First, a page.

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Sky is the limit for Liberty native at NASA

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By Herald-Whig
Posted: May. 2, 2016 9:15 am

HOUSTON -- There is a distinct matter-of-factly fashion heard when Sebastian Francis talks about what he does for a living.

To the untrained ear, much could be lost, simply because of Francis' low-key approach to what already has been an extraordinary career path.

The 24-year-old Liberty High School and John Wood Community College product is in his first year as a trajectory operations and planning officer for the National Aeronautics and Space Administration -- NASA.

Translation: Francis is kind of a big deal, serving as a support agent for the International Space Station.

"It's a fun job," he's quick to say.

Important, too.

Francis works at the Johnson Space Center, where human spaceflight training, research and flight control are conducted. Johnson Space Center is familiar to most as Mission Control, coordinating and monitoring all human spaceflight for the United States.

Not too bad for a guy from a high school with a graduating class of 39.

Francis is proud of his roots and the values he learned growing up in Adams County. He says his story -- which currently has him helping direct American activities aboard the International Space Station -- can serve as an inspiration.

"If you want something, and you have the work ethic, you can get there," Francis said. "A lot of the people I work with can't believe I came from a [rural farming community]."

Following his stay at John Wood, Francis went on to study at Purdue University and graduate as an aerospace engineer. While at Purdue, he had four tours as an intern at Johnson Space Center.

‘Best feeling ?I ever had'

He started full time at the Space Center in January, just 21/2 weeks after graduating from Purdue.

Francis has known where his career was headed in some way, shape or form since he was a child.

"Growing up, space always fascinated me," Francis said. "Black holes were especially interesting."

An occupational survey he took as a freshman at Liberty indicated aerospace engineer would be a good fit. He had always thought he would be an astrophysicist.

"So I took another of the surveys and it also said I should be an aerospace engineer," Francis said.

From that point on, the marriage of Francis and NASA seemed inevitable.

Francis will never forget the first day he walked into the Johnson Space Center as a full-fledged employee.

"It was the best feeling I have ever had," he said.

The Space Center is a complex of 100 buildings constructed on 1,620 acres in the Clear Lake Area of Houston, which has been known as Space City since the late 1960s. The center is also home to NASA's astronaut corps and is responsible for training astronauts from both the U.S. and its international partners.

Approximately 3,200 civil servants work at the Space Center, including 110 astronauts. The majority of the workforce consists of more than 15,000 contractors.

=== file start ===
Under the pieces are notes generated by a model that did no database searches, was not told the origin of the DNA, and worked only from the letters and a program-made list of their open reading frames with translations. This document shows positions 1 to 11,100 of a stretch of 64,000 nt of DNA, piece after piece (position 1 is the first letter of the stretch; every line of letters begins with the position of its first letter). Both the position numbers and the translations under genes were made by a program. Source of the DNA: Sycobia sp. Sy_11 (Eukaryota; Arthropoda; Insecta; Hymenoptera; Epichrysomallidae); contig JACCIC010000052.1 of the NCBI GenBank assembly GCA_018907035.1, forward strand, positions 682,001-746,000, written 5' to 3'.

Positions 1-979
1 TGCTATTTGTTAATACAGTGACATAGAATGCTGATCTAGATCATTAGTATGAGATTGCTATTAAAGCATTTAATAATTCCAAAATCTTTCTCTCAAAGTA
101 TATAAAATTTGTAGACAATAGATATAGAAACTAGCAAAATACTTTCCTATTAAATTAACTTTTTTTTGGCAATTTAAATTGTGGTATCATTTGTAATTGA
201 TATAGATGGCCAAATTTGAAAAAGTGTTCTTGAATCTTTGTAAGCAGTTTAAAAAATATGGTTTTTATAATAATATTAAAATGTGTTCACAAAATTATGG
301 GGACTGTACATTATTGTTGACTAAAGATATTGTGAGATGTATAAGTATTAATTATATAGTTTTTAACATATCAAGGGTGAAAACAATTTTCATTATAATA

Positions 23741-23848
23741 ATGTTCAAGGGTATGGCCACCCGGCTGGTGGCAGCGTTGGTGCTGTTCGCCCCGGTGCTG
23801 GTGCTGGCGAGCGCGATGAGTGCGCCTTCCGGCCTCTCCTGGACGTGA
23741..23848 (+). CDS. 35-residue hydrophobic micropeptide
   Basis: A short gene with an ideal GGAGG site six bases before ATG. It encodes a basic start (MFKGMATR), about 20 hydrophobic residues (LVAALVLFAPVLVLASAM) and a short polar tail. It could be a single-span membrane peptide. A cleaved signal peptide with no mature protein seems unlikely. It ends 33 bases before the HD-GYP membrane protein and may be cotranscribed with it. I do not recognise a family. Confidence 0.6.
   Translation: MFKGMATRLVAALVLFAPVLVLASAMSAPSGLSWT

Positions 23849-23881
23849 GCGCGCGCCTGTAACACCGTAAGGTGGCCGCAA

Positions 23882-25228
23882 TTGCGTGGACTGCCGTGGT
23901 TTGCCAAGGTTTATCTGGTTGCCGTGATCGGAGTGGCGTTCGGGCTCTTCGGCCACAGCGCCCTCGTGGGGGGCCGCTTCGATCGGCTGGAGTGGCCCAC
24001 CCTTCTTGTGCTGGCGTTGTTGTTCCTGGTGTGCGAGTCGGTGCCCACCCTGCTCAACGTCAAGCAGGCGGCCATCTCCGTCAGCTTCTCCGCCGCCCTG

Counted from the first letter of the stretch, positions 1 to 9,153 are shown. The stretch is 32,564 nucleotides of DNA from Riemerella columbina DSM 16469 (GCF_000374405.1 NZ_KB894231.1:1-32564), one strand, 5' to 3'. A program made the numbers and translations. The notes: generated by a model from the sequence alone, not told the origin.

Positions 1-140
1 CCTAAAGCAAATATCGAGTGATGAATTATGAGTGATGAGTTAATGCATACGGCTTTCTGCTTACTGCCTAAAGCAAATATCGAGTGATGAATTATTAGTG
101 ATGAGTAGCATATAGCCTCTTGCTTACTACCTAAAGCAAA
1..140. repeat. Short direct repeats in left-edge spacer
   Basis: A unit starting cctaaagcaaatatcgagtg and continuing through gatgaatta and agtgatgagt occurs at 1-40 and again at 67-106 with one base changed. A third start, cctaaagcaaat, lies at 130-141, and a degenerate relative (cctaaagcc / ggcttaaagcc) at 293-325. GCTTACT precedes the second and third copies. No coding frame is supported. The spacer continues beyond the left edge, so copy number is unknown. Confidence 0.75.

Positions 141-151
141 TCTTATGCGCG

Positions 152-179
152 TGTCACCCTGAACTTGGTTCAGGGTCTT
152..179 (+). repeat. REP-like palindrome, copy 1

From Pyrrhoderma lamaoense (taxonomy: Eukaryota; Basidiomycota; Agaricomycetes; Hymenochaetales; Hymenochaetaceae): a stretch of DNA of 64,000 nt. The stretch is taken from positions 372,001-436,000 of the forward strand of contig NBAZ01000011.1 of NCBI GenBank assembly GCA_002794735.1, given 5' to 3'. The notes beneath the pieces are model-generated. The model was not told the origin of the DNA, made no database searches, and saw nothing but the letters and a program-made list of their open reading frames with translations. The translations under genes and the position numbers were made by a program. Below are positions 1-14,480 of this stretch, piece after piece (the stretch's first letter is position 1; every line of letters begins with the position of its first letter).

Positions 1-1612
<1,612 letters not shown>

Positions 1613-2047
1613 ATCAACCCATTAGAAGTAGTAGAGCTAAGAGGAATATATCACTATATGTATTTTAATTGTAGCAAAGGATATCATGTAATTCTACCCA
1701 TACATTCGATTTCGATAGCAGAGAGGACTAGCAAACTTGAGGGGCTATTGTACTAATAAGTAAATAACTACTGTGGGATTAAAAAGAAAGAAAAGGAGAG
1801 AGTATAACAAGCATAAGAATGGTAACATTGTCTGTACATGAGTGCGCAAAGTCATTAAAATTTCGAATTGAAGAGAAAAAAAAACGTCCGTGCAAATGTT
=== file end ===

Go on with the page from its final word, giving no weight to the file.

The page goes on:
Part of the process

Francis' main concern, the International Space Station, travels at a speed of 17,227 mph and completes 15.54 orbits per day, taking about 93 minutes for each orbit of the earth.

"The space station is about the size of a football field," Francis said.

The ISS is arguably the most expensive single item ever constructed, costing $150 billion, a tab that was shared by the United States, various European countries, Japan and Canada. The United States' share was almost $60 billion.

The ISS is visible from 95 percent of the inhabited portions of Earth, but is not visible from extreme northern or southern latitudes.

Francis hopes to continue building his NASA resume, eyeing the title of certified flight controller, which would bring on more responsibility involving the ISS. That will be a two-year process for him.

Eventually, Francis hopes to work his way to the inner circle of NASA operations, which is actually based in Washington, D.C. He wants to be a part of the select group that "steers NASA's future."

"That's my goal," he said. "I see myself in Washington, D.C."

Poster boy

Francis was one of the first to benefit from JWCC's associate in engineering degree, a program that was launched several years ago for students wishing to pursue careers in engineering and to ensure courses would properly transfer to four-year universities. One of those students was Francis.

JWCC's Associate in Engineering Science program is front loaded with high-level math, chemistry and physics courses.

"Science was a strong suit for me, but I felt like I needed to improve my math skills, and the [JWCC] professors helped me do that," Francis said. "Obviously, the instruction is top notch, or Purdue wouldn't have accepted me as a transfer student."

The JWCC program for which Francis is a poster boy has continued to grow. There will be eight graduates this month and 13 more coming behind them.

Doing something ‘big'

As expected, any type of position connected with NASA or any other high-level government position comes with a certain amount of built-in stress. Francis knows and expects that.

"There are days my brain hurts," he said.

Surprisingly, Francis has learned to be wary of the fine line between overworked and enough free time to successfully catch his breath.

"It's a demanding position, but, at the same time, I have been taught to realize the importance of ‘life balance,'" he said.

Francis, who is the first member of his family to graduate from college, has never had a problem keeping a proper balance in his life. That's where the strong core values of his small-town roots come into play.

"Just because I come from something small doesn't mean I can't do something big," Francis said.

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